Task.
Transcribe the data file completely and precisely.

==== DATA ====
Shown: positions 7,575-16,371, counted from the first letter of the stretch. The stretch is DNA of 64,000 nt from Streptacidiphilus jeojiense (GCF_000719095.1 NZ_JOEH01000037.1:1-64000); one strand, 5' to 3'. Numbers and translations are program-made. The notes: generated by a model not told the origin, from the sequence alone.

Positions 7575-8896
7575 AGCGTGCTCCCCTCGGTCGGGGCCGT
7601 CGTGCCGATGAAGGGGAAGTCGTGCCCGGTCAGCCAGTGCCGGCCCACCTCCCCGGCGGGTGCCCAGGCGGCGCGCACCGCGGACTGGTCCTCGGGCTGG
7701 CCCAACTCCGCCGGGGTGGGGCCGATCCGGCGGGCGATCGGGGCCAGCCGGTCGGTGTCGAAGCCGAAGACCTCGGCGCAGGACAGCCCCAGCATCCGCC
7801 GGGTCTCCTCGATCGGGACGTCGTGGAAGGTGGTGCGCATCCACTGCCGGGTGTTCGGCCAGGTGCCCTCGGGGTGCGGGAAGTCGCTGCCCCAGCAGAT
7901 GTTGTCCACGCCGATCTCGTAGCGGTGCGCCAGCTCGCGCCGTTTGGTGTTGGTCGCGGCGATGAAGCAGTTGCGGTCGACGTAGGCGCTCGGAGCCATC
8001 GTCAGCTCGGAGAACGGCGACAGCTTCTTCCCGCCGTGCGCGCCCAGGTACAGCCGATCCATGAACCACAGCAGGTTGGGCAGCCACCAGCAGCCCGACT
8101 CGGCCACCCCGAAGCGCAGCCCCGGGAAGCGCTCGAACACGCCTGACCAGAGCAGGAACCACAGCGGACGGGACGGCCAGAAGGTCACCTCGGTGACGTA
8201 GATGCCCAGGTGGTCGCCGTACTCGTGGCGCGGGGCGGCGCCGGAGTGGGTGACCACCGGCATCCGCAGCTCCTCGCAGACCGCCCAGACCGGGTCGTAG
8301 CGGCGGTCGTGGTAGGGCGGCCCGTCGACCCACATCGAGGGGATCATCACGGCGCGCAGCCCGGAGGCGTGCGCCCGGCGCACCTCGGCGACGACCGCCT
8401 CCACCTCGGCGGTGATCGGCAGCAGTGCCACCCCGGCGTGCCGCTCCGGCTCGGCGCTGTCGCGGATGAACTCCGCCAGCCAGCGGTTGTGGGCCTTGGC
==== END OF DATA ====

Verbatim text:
Shown: positions 7,575-16,371, counted from the first letter of the stretch. The stretch is DNA of 64,000 nt from Streptacidiphilus jeojiense (GCF_000719095.1 NZ_JOEH01000037.1:1-64000); one strand, 5' to 3'. Numbers and translations are program-made. The notes: generated by a model not told the origin, from the sequence alone.

Positions 7575-8896
7575 AGCGTGCTCCCCTCGGTCGGGGCCGT
7601 CGTGCCGATGAAGGGGAAGTCGTGCCCGGTCAGCCAGTGCCGGCCCACCTCCCCGGCGGGTGCCCAGGCGGCGCGCACCGCGGACTGGTCCTCGGGCTGG
7701 CCCAACTCCGCCGGGGTGGGGCCGATCCGGCGGGCGATCGGGGCCAGCCGGTCGGTGTCGAAGCCGAAGACCTCGGCGCAGGACAGCCCCAGCATCCGCC
7801 GGGTCTCCTCGATCGGGACGTCGTGGAAGGTGGTGCGCATCCACTGCCGGGTGTTCGGCCAGGTGCCCTCGGGGTGCGGGAAGTCGCTGCCCCAGCAGAT
7901 GTTGTCCACGCCGATCTCGTAGCGGTGCGCCAGCTCGCGCCGTTTGGTGTTGGTCGCGGCGATGAAGCAGTTGCGGTCGACGTAGGCGCTCGGAGCCATC
8001 GTCAGCTCGGAGAACGGCGACAGCTTCTTCCCGCCGTGCGCGCCCAGGTACAGCCGATCCATGAACCACAGCAGGTTGGGCAGCCACCAGCAGCCCGACT
8101 CGGCCACCCCGAAGCGCAGCCCCGGGAAGCGCTCGAACACGCCTGACCAGAGCAGGAACCACAGCGGACGGGACGGCCAGAAGGTCACCTCGGTGACGTA
8201 GATGCCCAGGTGGTCGCCGTACTCGTGGCGCGGGGCGGCGCCGGAGTGGGTGACCACCGGCATCCGCAGCTCCTCGCAGACCGCCCAGACCGGGTCGTAG
8301 CGGCGGTCGTGGTAGGGCGGCCCGTCGACCCACATCGAGGGGATCATCACGGCGCGCAGCCCGGAGGCGTGCGCCCGGCGCACCTCGGCGACGACCGCCT
8401 CCACCTCGGCGGTGATCGGCAGCAGTGCCACCCCGGCGTGCCGCTCCGGCTCGGCGCTGTCGCGGATGAACTCCGCCAGCCAGCGGTTGTGGGCCTTGGC